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Dr. Tim, MD
Dr. Tim, MD, Board Cert. OB/GYN
Category: OB GYN
Satisfied Customers: 950
Experience:  General OB/GYN, complicated obstetrics, complicated GYN
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I'm a 24 years old girl who's stopped taking the pill in

Customer Question

Hello, I'm a 24 years old girl who's stopped taking the pill in April and trying to conceive (started one month ago).I noticed after stopping the pill my periods are very light and last only 2 days so went privately for a consultation. The doctor did a scan and later told me that I have an AFC of 10 and it's very low for my age. Then performed a test AMH (for which I paid quite a bit) and the results came back after more than a month saying it's 6.30 pmol/L. She says that I might risk early menopause and should start thinking about treatments, however I'd like to know if it's worth retesting in a while as she seemed very oriented to selling me something ( most of the conversation was about one of their pay 2 get 3 IVF offers) and she gave me some measurements in the scan that are completely incompatible with previous ones.
Submitted: 2 months ago.
Category: OB GYN
Expert:  Dr. Tim, MD replied 2 months ago.

Hello and thank you for the question.

First, I am going to give you some background on AFC and AMH that I am pasting from a reputable source:

1. Antral follicle count (AFC) — Ultrasound examination can be used to determine the number of antral follicles (defined as follicles measuring 2 to 10 mm in diameter). On transvaginal ultrasound, the ovaries are visualized in their transverse and longitudinal planes and the antral follicles are counted and measured...A low AFC ranging from <4 to 10 antral follicles between days two and four of a regular menstrual cycle suggests poor ovarian reserve...Although AFC is a good predictor of ovarian reserve and response, it is less predictive of oocyte quality, the ability to conceive with IVF, and pregnancy outcome.

2. Anti-müllerian hormone (AMH) — The AMH level reflects the size of the primordial follicle pool, and may be the best biochemical marker of ovarian function across an array of clinical situations. In adult women, AMH levels gradually decline as the primordial follicle pool declines with age...The AMH level appears to be an early, reliable, direct indicator of declining ovarian function...AMH >3.5 ng/mL predicts a vigorous response to ovarian stimulation and caution should be exercised in order to avoid ovarian hyperstimulation syndrome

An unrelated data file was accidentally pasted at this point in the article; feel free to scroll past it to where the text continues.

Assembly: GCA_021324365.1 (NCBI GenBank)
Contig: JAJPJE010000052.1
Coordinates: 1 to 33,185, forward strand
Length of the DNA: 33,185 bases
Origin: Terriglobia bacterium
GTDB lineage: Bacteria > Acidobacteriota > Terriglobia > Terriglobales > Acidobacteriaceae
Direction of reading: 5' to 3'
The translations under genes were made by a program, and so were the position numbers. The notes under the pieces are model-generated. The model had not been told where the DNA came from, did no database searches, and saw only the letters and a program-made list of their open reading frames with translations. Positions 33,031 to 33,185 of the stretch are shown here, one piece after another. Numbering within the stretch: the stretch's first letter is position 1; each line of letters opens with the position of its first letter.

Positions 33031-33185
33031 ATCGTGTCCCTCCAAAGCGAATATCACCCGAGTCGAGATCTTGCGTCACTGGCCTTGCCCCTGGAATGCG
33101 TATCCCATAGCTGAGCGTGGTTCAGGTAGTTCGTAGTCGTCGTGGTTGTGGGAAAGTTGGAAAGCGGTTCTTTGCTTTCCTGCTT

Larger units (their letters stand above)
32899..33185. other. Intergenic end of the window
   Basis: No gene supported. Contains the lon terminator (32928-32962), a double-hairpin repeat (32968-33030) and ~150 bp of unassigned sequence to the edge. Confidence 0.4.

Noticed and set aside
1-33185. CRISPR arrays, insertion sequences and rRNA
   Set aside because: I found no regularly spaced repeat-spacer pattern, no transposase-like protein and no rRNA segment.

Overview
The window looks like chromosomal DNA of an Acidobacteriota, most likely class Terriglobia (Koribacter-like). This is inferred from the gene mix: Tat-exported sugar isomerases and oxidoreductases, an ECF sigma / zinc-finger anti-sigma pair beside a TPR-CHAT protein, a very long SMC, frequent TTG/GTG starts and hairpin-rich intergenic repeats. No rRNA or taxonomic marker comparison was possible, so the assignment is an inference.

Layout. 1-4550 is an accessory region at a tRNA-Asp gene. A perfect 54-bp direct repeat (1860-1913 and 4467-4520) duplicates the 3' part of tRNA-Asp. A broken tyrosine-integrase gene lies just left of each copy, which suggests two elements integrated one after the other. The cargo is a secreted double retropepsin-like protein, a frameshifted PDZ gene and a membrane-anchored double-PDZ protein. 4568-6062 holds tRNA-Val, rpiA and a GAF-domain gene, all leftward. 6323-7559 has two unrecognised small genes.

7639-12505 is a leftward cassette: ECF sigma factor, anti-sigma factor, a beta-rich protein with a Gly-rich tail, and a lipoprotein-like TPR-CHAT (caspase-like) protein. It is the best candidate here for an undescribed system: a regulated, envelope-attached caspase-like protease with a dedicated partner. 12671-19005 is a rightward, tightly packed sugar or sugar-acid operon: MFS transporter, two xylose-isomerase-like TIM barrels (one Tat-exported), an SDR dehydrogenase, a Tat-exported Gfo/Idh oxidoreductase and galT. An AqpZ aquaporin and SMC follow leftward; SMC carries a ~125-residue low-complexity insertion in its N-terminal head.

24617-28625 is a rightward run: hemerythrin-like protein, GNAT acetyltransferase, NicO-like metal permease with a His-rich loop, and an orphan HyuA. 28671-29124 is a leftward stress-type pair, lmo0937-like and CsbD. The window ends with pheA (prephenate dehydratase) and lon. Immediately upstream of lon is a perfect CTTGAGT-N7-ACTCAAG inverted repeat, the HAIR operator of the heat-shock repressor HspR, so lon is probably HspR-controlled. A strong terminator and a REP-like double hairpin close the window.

I know that this is a lot of dense information, but my conclusion is that AFC is not a great predictor of anything and I think that conclusions about the number of follicles is not going to be accurate after just coming off of birth control pills. Also, your AMH being >3.5 suggests that ovarian reserve is excellent and that proceeding with IVF at this point would not be advised necessarily.

Let me know what you think about this information and we can continue this discussion to your satisfaction.

Dr. Tim

Customer: replied 2 months ago.
Hello Dr. Tim,Thanks for replying so quickly. The AMH says 6.30 pmol not ng. Would it be better to wait and retest and in the meantime try to conceive naturally?
Expert:  Dr. Tim, MD replied 2 months ago.

You are correct and I noticed that right after I sent my first answer. The conversion is 0.63 ng/ml. Here are the quotes related to this value:

1. AMH <0.5 ng/mL predicts reduced ovarian reserve with less than three follicles in an IVF cycle

2. AMH <1.0 ng/mL predicts baseline ovarian reserve with a likelihood of limited eggs at retrieval

This test is relatively new and used initially to determine how well a patient will respond to an IVF cycle related to egg recruitment. This value suggests that there might be limited success in this regard. That being said, I would state the following:

1. You are young and premature menopause at your age is rare

2. You recently came off of birth control pills (which might explain the initially light cycles) and I cannot find whether or not this would effect AFC or AMH, but it is possible, especially with regard to AFC

3. You have not been trying to get pregnant for very long at all. Many couples take up to a year to get pregnant with the success each month only being about 20%

4. I would NOT conclude that your chance of pregnancy is less based only on light cycles and a low AMH (or low AFC)

5. One way to further sort this out (and it should be paid by insurance) is to draw a DAY 3 FSH. This is historically what we have used to determine the health of early cycle egg recruitment. This is what I would draw next. If this test were normal, then I would tell you to go ahead and continue with attempts at conception and schedule a visit in 6 months if you had not conceived.

Does this help? Does this answer your questions?

Dr. Tim

Expert:  Dr. Tim, MD replied 2 months ago.

I am just checking to see if you were satisfied with the answer to your questions.

Dr. Tim

Expert:  Dr. Tim, MD replied 1 month ago.

Just checking to make sure that all of your questions were answered!

Dr. Tim